Staying Warm

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As Jose continued to leave the region today, high pressure building over the region resulted in a stable and largely dry atmosphere. A weak disturbance will pass north of the region tonight and Wednesday with some pop-up shower, mostly in the mountains. In the core of the viewing area, most of the time will be dry. However, a stray shower or thunderstorm cannot be totally ruled out. It will be warm with plenty of sunshine and temperatures 5-8 degrees above late September averages.

Beyond Wednesday, an upper-level area of high pressure will build over the Great Lakes and promote dry air across the region. Expect plenty of sunshine with warm afternoons along with mostly clear and comfortable nights right into the weekend. Enjoy!

We'll be watching Hurricane Maria over the next few days as it tears across Puerto Rico. Long range models keep the storm off the East Coast next week, but it's way too soon to call the all clear. Things can change, and we have plenty of time to watch.

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Jose will continue to generate hazardous high seas as well as dangerous surf and rip currents up and down the Eastern Seaboard.
Those with interests in southern New England should continue to watch the track of Jose as outer bands may bring wind gusts of 30-50 mph to these areas tonight and Wednesday, mainly along the coastline. The heaviest rainfall is expected to occur over far southeastern New England, which can lead to localized flooding and travel delays. Cape Cod and the islands of Massachusetts will experience the brunt of strongest wind gusts, possibly exceeding 50 mph on occasion. Coastal flooding can occur around times of high tide.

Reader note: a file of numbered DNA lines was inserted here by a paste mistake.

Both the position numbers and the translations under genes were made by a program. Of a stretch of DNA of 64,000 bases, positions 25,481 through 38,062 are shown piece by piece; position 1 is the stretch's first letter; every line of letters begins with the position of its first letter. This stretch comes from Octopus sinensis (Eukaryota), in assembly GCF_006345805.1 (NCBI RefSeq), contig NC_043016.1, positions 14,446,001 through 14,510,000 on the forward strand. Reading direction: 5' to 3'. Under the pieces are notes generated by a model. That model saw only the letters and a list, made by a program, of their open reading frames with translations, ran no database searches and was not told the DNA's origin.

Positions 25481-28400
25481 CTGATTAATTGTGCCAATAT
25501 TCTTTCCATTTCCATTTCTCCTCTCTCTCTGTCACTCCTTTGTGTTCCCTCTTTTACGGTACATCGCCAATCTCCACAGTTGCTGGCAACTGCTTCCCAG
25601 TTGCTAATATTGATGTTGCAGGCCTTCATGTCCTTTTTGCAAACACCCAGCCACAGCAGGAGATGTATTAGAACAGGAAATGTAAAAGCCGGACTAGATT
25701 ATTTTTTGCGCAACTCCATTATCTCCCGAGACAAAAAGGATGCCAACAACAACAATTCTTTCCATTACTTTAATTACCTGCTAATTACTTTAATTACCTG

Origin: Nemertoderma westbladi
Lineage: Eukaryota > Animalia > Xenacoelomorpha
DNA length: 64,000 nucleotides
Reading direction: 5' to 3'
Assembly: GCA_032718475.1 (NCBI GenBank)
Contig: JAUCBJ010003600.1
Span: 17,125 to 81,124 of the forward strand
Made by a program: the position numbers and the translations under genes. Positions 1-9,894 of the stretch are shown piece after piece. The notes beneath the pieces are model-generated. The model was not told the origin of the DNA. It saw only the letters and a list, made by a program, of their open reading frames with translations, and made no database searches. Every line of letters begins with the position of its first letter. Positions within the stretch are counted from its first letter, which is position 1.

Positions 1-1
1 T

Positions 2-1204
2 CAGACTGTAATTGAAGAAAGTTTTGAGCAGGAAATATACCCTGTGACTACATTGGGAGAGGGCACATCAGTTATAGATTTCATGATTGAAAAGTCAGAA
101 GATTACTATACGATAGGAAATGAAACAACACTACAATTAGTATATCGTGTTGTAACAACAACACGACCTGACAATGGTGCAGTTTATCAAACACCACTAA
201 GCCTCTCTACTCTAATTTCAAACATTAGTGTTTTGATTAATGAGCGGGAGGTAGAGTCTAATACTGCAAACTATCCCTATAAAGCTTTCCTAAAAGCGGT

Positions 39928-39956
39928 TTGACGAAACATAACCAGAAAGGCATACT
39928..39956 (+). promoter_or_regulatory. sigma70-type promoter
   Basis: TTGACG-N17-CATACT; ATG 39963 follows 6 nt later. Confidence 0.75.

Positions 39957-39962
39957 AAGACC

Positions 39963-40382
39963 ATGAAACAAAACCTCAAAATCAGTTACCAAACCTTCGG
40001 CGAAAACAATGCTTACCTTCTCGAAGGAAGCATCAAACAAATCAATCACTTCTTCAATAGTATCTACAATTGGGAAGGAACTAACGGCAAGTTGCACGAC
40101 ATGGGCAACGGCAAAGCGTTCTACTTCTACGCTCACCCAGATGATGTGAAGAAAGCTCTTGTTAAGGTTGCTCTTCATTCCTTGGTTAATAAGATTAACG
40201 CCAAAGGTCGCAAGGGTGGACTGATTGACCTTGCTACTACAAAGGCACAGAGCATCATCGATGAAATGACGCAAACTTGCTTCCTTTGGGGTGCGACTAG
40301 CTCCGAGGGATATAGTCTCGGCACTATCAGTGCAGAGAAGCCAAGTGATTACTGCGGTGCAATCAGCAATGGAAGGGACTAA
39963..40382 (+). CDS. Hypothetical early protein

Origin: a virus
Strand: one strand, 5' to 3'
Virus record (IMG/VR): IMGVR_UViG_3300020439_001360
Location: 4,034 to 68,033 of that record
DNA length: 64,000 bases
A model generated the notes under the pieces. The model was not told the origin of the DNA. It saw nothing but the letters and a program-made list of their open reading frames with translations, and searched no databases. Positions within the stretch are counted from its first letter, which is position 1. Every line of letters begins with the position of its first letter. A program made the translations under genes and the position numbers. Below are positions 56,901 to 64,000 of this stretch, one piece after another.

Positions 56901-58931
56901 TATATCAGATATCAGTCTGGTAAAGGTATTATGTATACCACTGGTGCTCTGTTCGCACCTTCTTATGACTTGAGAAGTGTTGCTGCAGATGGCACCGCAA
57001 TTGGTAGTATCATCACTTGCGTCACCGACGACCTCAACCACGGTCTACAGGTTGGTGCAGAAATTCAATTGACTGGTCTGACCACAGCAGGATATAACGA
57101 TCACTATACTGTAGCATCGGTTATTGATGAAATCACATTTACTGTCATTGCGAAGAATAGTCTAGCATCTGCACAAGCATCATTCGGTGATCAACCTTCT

Meanwhile, Hurricane Maria remains a powerful category 5 hurricane in the northeastern Caribbean. An extreme risk to life and property will exist across the Virgin Islands, Puerto Rico and Hispaniola as Maria brings destructive winds, flooding rain and mudslides. The eye of Maria will pass very near, if not over, southwestern St. Croix in the U.S. Virgin islands later Tuesday night or early Wednesday morning, then move over Puerto Rico Wednesday. Conditions will deteriorate significantly across Puerto Rico and the Virgin Islands tonight into Wednesday. Winds across these islands could gust up to 160 mph.

Catastrophic damage to structures is likely, and many roads will become impassable due to downed trees, power lines and debris. Power outages may last for weeks in some areas with communication networks damaged. Heavy rain will lead to flooding and mudslides across the region. Irma recovery efforts will be adversely affected as many of the same areas will be impacted.

Have a great evening,

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